Noise, Cognitive Function, and Worker Productivity (Job Market Paper)
Abstract: Noise is ubiquitous in the developing world, yet its impacts on economic outcomes are poorly understood. I investigate whether noise lowers worker productivity. First, I estimate the reduced-form impact of noise pollution by randomly exposing workers in a textile training course to engine noise. An increase of 10 dB (from the noise level of a dishwasher to a vacuum cleaner) decreases worker productivity by approximately 5%. The primary channel proposed in the psychology literature for noise to affect human performance is by impeding cognitive functions such as attention and working memory. I explore this mechanism by conducting a second experiment where I randomly expose individuals from the same population to engine noise while they complete cognitive tests. The same noise change decreases cognitive function by 0.05 standard deviations. Assuming cognitive function is indeed the primary mechanism, this suggests the return to cognitive function is large. Finally, I assess whether individuals understand these effects by allowing participants in both experiments to pay for quiet working conditions while I vary performance incentives. Individuals' willingness to pay is not affected by the wage structure, suggesting participants neglect the productivity effects of noise.
Research in Progress
The impact of early childhood education on cognitive and socio-emotional development in rural India (with Seema Jayachandran)
Abstract: While a significant literature has evaluated the benefits of early childhood education in developed countries, relatively little is known about the benefits of similar programs in developing contexts. In order to fill this gap, in 2015 we recruited a sample of 808 socioeconomically disadvantaged children in rural Karnataka and randomly gave half a scholarship to attend a high-quality, private kindergarten. We will conduct follow-up measurements of the children in the Spring of 2018, after the completion of kindergarten, to evaluate what impact attending kindergarten had on children’s cognitive and non-cognitive development. We will conduct a second follow-up in Spring of 2019, after the completion of the first year of primary school, to assess whether gains persist or fade out.
Improving Indian female labor force participation by increasing retention (with Seema Jayachandran)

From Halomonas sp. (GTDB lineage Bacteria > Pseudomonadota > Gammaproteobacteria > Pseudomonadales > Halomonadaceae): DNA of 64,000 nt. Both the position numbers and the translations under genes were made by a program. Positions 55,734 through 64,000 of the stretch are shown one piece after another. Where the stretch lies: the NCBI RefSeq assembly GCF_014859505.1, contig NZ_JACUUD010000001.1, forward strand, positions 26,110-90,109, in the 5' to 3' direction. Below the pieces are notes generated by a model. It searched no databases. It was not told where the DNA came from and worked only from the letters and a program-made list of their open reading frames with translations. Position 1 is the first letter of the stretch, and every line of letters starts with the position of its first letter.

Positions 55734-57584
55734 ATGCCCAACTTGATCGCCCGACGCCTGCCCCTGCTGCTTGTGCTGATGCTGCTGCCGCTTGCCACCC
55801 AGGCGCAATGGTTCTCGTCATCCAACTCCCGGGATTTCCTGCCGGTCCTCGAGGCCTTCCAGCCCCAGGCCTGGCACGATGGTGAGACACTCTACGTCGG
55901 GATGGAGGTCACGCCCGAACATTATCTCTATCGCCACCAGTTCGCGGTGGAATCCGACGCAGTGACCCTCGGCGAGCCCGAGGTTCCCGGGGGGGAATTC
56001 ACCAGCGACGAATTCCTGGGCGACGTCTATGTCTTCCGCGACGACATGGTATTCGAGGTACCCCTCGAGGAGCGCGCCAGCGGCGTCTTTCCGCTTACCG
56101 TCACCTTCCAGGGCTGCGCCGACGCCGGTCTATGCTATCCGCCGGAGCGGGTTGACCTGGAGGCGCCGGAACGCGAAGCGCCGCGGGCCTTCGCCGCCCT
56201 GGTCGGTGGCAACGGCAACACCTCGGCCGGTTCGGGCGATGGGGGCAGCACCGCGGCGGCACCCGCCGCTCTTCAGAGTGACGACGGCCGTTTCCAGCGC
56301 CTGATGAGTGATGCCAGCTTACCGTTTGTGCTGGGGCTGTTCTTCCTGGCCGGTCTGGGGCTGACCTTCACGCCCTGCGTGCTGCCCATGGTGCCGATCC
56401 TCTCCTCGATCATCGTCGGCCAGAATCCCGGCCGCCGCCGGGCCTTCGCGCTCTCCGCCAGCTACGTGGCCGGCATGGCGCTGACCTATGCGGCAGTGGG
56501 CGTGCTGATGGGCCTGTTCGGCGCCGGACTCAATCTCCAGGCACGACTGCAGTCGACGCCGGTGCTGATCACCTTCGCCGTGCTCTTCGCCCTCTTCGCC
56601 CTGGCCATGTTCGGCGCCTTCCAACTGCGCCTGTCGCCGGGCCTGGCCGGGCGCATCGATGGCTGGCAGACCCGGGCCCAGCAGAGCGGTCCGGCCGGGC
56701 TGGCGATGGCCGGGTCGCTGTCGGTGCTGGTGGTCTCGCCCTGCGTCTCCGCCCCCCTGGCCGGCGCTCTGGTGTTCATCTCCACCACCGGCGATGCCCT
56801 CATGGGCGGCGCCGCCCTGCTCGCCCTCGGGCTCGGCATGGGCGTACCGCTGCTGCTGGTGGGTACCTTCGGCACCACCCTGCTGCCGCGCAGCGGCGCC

Abstract: India has a large pool of educated women but an exceptionally low female employment rate. We partner with a firm in rural Karnataka that provides employment opportunities for skilled women in their home villages, to assess whether two light-touch, employer-led, interventions can improve labor-force retention. In the first we show the families of new female employees video testimonials from experienced employees discussing the fact that working did not endanger their personal safety and that it provided opportunities for personal growth. In the second, we guide the women and their families through discussions of their concerns regarding the woman’s employment. The baseline will be completed in October 2017 with follow up data collected through Spring 2019.
Behavioral determinants of household energy efficiency in a development context (with Susanna Berkouwer)
Abstract: While increasing attention has focused on the importance of improving energy efficiency in developing contexts, little work exists on how behavioral biases might shape household decisions. We partner with a major producer of energy efficient, charcoal stoves in Kenya to study how limited attention, product uncertainty, and mental accounting affect the perceptions of energy savings and subsequent technology adoption and usage. We first prompt potential purchasers to exercise greater attention by calculating expected savings from the stove. We then study the relationship between this inattention problem and traditional uncertainty by cross-randomizing whether participants have access to a trial stove for a week before making their purchasing decision. Then, to understand whether households view energy savings through the lens of mental accounting we randomly allocate cash transfers equivalent to the expected savings and test for differences in consumption responses. Finally, we use high-frequency monitors to estimate how cash transfers induce consumption changes in order to benchmark the household’s welfare gains derived from improved energy efficiency. Pilot work is ongoing, and we expect to launch the baseline in Spring 2018.